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Thoughts, Projects and Stories from our Travels


Behind the line

At approximately 2:30 PM on July 14, 2015 an abandoned building on Fulton St. And Tompkins Ave. suddenly collapsed. I heard about the event around 3:15 through my Twitter feed where I follow a number of New York City alerters. @NYCityAlerts was the first to report the collapse I believe. At the time, it was pouring rain and I had little intention to venture outside. But once I tuned my radio scanner to the Brooklyn Fire Dispatch and heard of the magnitude and the close proximity to my location, I quickly grabbed my camera bag and headed out. 

I arrived at the scene around 4 and hastily equipped my camera and my NPPA Membership lanyard. Since my card isn't a photo ID, I also tuck my drivers license in for added identification. It should be noted that the NPPA card I have isn't a full blown NYC press pass. It basically identifies me as a legitimate, independent photographer and doesn't 'actually' provide many benefits. The main benefit in my opinion, is that I look less like some guy with expensive equipment and more like a professional. 

After photographing around the police barricade for a bit, a well dressed gentleman quickly made his way over to where I was standing and said to me, "Do you have a reporter on the other side?" At first I wasn't sure if he was talking to me, so I paused for a minute and noticed he was looking me straight in the eye. I replied with, "sorry, say again," to which he repeated himself and followed up with "....there's going to be a media briefing in 5 minutes." Thinking to myself that this guy must think I'm with a news agency, I sheepishly replied with a simple, "no..." To that he says, "follow me," lifts up the police tape and we make our way through police and firefighters to the media area. On our way an officer tried to stop us and the guy simply said, "he's with me." I flashed my wimpy 'press pass' and we continued on.

At this point I was shaking in my shoes, like I was doing something wrong. I felt like an undercover spy who successfully breached enemy lines. Except this wasn't my intention at all. I just wanted to photograph the firefighters doing their jobs.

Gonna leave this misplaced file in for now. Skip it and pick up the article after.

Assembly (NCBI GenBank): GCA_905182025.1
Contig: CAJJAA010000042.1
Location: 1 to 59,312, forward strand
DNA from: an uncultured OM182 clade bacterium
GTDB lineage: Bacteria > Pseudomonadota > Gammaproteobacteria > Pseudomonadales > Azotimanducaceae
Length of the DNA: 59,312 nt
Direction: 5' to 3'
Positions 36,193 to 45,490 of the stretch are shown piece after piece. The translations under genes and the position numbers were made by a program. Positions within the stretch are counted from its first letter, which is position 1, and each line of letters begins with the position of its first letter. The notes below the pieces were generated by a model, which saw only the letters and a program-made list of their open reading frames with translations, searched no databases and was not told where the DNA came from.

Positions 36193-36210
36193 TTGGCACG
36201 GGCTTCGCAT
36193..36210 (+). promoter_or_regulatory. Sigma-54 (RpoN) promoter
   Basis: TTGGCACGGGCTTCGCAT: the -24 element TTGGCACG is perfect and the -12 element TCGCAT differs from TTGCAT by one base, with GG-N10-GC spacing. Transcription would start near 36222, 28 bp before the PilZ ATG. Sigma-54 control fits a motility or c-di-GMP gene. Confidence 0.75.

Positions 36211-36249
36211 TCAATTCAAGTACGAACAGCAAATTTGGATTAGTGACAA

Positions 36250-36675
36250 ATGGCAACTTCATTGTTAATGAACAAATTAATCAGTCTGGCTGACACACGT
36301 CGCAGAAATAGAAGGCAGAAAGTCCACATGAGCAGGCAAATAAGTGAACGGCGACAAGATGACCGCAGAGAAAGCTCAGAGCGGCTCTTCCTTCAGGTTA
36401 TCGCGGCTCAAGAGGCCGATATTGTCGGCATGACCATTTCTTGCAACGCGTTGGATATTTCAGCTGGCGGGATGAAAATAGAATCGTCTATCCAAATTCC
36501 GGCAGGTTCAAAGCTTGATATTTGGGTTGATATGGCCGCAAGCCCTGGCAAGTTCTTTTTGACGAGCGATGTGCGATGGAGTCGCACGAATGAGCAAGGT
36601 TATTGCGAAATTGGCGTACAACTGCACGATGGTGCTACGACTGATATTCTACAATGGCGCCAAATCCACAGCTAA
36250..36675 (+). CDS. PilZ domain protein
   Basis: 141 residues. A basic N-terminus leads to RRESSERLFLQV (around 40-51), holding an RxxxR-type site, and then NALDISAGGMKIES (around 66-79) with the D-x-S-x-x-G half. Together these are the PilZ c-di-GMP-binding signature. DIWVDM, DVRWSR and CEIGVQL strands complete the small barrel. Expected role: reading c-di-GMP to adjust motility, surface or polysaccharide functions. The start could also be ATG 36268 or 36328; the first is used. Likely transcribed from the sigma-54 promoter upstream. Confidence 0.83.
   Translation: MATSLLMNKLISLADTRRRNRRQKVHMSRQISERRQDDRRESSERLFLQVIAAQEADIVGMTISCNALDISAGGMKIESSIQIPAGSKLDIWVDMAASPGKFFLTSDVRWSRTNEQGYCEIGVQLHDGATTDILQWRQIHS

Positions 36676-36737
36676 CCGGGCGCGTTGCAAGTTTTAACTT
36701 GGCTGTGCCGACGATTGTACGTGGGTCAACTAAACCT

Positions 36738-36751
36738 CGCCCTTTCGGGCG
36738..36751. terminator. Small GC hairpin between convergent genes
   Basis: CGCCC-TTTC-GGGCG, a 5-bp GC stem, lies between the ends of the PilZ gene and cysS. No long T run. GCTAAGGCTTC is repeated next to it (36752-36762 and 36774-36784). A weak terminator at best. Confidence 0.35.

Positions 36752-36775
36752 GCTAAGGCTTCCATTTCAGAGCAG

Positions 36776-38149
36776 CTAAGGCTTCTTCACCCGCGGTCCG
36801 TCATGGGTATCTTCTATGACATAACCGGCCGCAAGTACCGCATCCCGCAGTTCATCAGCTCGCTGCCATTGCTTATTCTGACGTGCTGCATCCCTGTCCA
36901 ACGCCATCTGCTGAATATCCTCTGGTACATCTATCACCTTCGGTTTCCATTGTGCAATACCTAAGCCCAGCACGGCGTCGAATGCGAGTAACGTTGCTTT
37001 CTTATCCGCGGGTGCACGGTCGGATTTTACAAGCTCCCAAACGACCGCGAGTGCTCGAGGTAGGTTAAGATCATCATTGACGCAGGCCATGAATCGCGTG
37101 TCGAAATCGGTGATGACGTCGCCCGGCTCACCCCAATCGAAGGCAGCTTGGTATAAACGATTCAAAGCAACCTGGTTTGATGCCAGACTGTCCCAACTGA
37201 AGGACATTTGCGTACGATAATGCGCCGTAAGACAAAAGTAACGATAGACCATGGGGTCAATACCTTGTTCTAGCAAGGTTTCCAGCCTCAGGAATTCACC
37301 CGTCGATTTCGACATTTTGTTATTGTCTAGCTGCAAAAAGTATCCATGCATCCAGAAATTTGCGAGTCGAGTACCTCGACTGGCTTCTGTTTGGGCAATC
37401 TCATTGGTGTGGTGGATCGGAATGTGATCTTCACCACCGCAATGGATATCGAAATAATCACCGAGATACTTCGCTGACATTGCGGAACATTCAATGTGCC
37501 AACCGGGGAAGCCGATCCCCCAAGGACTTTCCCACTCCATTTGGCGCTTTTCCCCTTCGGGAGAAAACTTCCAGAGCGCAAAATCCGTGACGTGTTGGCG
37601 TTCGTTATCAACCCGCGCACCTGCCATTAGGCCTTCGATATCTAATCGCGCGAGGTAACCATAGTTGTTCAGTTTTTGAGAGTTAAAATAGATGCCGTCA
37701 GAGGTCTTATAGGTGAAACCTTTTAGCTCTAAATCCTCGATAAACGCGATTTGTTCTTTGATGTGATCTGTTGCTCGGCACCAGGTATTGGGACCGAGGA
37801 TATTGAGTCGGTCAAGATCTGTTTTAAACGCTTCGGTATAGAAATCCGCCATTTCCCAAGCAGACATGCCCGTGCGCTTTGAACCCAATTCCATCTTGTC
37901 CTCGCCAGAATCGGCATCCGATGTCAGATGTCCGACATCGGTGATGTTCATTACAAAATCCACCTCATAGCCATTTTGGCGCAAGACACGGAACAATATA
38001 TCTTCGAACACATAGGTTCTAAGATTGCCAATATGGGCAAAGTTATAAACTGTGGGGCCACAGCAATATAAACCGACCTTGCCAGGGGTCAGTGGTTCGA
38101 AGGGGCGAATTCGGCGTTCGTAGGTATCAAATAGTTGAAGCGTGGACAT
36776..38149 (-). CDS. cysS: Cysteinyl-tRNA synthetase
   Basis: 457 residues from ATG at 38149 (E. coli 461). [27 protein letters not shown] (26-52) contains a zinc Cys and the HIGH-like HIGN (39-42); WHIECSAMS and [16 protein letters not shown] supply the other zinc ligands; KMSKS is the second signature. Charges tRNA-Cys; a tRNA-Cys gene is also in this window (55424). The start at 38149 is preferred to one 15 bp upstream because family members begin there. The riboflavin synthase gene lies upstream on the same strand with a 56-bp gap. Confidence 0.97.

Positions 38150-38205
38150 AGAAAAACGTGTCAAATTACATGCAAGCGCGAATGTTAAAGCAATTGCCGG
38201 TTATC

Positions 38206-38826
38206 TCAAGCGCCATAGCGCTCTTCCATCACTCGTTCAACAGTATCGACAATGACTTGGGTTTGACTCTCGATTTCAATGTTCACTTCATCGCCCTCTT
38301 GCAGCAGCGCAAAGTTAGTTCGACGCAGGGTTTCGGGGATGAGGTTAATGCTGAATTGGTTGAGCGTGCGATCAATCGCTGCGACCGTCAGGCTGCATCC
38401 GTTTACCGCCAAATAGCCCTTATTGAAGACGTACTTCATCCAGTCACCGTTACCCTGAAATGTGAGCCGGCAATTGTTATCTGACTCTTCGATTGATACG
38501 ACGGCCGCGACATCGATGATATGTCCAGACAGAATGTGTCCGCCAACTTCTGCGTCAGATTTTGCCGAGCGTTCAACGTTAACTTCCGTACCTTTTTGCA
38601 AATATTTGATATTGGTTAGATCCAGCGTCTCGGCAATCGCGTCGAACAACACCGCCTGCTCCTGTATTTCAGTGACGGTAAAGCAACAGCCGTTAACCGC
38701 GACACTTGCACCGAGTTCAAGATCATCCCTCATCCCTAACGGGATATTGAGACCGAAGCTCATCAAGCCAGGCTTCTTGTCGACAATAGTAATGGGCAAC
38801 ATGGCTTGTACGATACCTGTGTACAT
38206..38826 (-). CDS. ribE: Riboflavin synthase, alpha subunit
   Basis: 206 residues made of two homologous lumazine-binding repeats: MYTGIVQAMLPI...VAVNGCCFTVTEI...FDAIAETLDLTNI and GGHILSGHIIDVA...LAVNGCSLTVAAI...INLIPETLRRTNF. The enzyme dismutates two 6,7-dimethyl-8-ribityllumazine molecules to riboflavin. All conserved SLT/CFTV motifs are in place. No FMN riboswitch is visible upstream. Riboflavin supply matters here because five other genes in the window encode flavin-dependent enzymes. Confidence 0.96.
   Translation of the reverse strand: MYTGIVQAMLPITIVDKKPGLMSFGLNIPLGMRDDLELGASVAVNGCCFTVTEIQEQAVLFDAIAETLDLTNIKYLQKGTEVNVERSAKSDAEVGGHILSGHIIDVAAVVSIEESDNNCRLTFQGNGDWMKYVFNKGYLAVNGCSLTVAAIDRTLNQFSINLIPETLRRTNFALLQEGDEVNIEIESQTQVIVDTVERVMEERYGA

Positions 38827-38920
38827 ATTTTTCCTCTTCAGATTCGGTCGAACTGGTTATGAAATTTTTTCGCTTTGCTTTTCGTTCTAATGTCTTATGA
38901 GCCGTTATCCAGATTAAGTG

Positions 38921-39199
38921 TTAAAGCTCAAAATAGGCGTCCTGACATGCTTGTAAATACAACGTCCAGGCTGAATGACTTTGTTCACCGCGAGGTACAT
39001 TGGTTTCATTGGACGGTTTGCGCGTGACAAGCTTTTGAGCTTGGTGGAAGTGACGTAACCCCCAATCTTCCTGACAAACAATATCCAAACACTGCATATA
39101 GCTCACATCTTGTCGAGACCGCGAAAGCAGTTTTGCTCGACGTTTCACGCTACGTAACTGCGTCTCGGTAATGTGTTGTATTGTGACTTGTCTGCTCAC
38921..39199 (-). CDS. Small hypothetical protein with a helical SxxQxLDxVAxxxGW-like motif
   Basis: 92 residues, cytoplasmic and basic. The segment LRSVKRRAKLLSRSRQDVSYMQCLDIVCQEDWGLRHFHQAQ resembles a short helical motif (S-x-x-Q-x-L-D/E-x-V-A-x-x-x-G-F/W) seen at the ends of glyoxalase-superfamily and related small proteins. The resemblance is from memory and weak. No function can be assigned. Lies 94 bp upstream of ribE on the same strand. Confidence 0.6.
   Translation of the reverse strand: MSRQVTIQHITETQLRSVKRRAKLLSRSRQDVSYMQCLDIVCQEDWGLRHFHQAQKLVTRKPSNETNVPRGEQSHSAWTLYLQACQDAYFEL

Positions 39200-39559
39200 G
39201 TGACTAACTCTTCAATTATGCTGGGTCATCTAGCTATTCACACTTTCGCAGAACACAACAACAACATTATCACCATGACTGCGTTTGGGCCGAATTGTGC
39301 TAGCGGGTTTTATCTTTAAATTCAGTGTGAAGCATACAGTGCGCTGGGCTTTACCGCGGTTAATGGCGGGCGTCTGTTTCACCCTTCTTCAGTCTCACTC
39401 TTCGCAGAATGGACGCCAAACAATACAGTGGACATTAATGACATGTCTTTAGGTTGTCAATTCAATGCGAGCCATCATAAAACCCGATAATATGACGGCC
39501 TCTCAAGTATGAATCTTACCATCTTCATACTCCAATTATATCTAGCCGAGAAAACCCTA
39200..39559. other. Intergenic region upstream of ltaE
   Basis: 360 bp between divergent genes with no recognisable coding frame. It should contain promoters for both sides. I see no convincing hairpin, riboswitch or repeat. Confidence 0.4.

The media section was like having a front row seat. We had a clear view of the collapse as well as the many personnel working at the scene. I found myself surrounded by cameras and anchors from nearly every media outlet in New York City. I started to think to myself what I would do if anyone realized I'm not a reporter. What if someone asks me what agency I'm with? Luckily for me no one did. 

Less then 5 minutes after I arrived at the media area, the Fire Chief made his way over to give his brief. That's when the orderly crowd of cameramen and anchors turned into a bonafide mosh pit.

And I was embarrassingly unprepared. I still had my 70-200 lens attached and I realized I wasn't going to get any photos of the Chief. So in the midst this media frenzy, I'm scrambling to change my lens to a 24-70 so I can get a wide enough shot of the Fire Chief as well as the collapsed structure behind him. 

I managed to equip the proper lens in time to push myself into the crowd and snap a few photos. Unfortunately for me I couldn't hear a single word the Chief was saying. To be perfectly honest, I was really surprised at how soft this man was speaking but how well the reporters microphones were likely picking him up.

In all, it was a remarkably unique experience I never thought I'd be a part of. Having the chance to be that close to the action gave me the opportunity to capture journalistic photos of the scene I'd otherwise have missed. It was also thrilling to be a part of the media frenzy for a moment. I may have to investigate obtaining my own official NYC press pass in the future.